Dysmenorrhea, or abdominal and pelvic pain associated with menses affects more than half of menstruating women, with 15% having such severe pain that they are debilitated for several days per month. This is an astounding number, as these women are often unable to engage in normal daily activities and may require absence from work each month.
Dysmenorrhea is often classified as primary or secondary. Primary dysmenorrhea is poorly understood, and is thought to be related to hormonal imbalance and increased production of prostaglandins and inflammatory mediators by the endometrium, which cause contractions of the uterus leading to cramping and pain. Secondary dysmenorrhea includes an underlying pathology such as endometriosis, fibroid or pelvic inflammatory disease which would require treatments specific to those conditions. NSAIDs such as Ibuprofen are often the pharmacological treatment of choice as they decrease prostaglandin synthesis, however there are also various naturopathic treatment options that work in similar ways and may provide benefit with minimal adverse effects.
Ginger– Several studies have shown the benefit of ginger in relieving pain from primary dysmenorrhea. It has anti-inflammatory and analgesic properties, and is thought to inhibit COX-2 which is the enzyme that is inhibited by NSAIDs that causes inflammation and pain. This supplement can be use preventatively, by consuming it 3-4 days prior to menses. For appropriate dosing, talk to your Naturopathic Doctor.
Topical Heat Therapy– using a hot water bottle or having a warm bath may be beneficial at relieving menstrual cramping as it relaxes the muscle of the pelvic cavity, and has been shown to be as beneficial as NSAIDs in a few studies. This therapy can show immediate benefit, and is very safe.
Exercise– Regular physical activity at least three times per week for 30 minutes per day reduces stress and prostaglandins which are involved in the contractions of the uterus and the perception of pain. Additionally, exercise increases circulation which may benefit cramping due to ischemia of the uterus and also reduces stress which can decrease the response of the sympathetic nervous system, therefore reducing uterine contractions and pain.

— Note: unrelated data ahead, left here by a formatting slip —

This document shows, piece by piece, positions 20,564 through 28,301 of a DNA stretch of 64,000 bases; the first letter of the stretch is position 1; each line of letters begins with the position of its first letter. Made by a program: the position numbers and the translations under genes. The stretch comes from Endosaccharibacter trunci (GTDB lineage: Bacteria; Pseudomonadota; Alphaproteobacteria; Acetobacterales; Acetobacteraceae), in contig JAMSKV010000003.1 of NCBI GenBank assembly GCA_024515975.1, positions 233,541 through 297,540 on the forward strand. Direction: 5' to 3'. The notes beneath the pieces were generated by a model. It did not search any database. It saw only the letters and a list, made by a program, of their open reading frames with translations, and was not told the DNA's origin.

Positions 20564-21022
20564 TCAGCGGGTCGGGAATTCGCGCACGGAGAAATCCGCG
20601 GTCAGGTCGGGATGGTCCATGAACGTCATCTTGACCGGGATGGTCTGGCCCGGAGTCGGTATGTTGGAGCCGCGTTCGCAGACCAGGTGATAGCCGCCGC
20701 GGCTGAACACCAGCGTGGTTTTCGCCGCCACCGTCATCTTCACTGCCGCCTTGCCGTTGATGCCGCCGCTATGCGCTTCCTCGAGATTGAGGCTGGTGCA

Fish Oil – Like NSAIDs, fish oil works by suppressing prostaglandin synthesis and reduces systemic inflammation which may help reduce pain.
Diet– an anti-inflammatory diet can provide beneficial results with painful periods, as often times inflammation is a contributing factor. Reducing refined and processed foods, sugar, coffee, alcohol and red meat and replacing them with whole foods such as vegetables, fruit, healthy fats (avocado, nuts, seeds, cold wate fish, olive oil etc.) whole grains and lean protein (chicken, turkey, fish, legumes) can help reduce inflammation and lead to a less painful period and overall improved health.
B-Vitamins– Vitamin B1 (Thiamine), Vitamin B3 (Niacin) and Vitamin B6 (Pyroxidine) have been shown to help reduce painful periods. Vitamin B1 is often most beneficial in those who are deficient, as a deficiency can lead to muscle cramping and reduced pain tolerance. Vitamin B3 works by causing intense vasodilation that increases blood flow to the pelvic organs, and flushing of the face may occur with this vitamin. Vitamin B6 has been shown to relax the myometrium and is beneficial in the utilization of magnesium which can be helpful in relieving menstrual cramping due to contracted uterine muscles.
Magnesium – Magnesium acts as a muscle relaxant, which is beneficial for reducing menstrual cramping. Studies have shown that women taking magnesium have lower levels of prostglandin F2 in their menstrual blood which is associated with less cramping, increased vasodilation and muscle relaxation.
It is important to talk to your doctor before incorporating any new interventions into your daily routine! For a comprehensive analysis of your case, book an appointment with your Naturopathic Doctor in order to create a treatment protocol that is individualized, will provide the most benefit and is safe for you!
Chen, C. X., Barrett, B., & Kwekkeboom, K. L. (2016). Efficacy of Oral Ginger (Zingiber officinale) for Dysmenorrhea: A Systematic Review and Meta-Analysis. Evidence-Based Complementary and Alternative Medicine, 2016, 1-10. doi:10.1155/2016/6295737
Daily, J. W., Zhang, X., Kim, D. S., & Park, S. (2015). Efficacy of Ginger for Alleviating the Symptoms of Primary Dysmenorrhea: A Systematic Review and Meta-analysis of Randomized Clinical Trials. Pain Medicine, 16(12), 2243-2255. doi:10.1111/pme.12853
Dehnavi, Z., Jafarnejad, F., & Kamali, Z. (2018). The Effect of aerobic exercise on primary dysmenorrhea: A clinical trial study. Journal of Education and Health Promotion, 7(1), 3. doi:10.4103/jehp.jehp_79_17
Proctor, M., & Murphy, P. A. (2001). Herbal and dietary therapies for primary and secondary dysmenorrhoea. Cochrane Database of Systematic Reviews. doi:10.1002/14651858.cd002124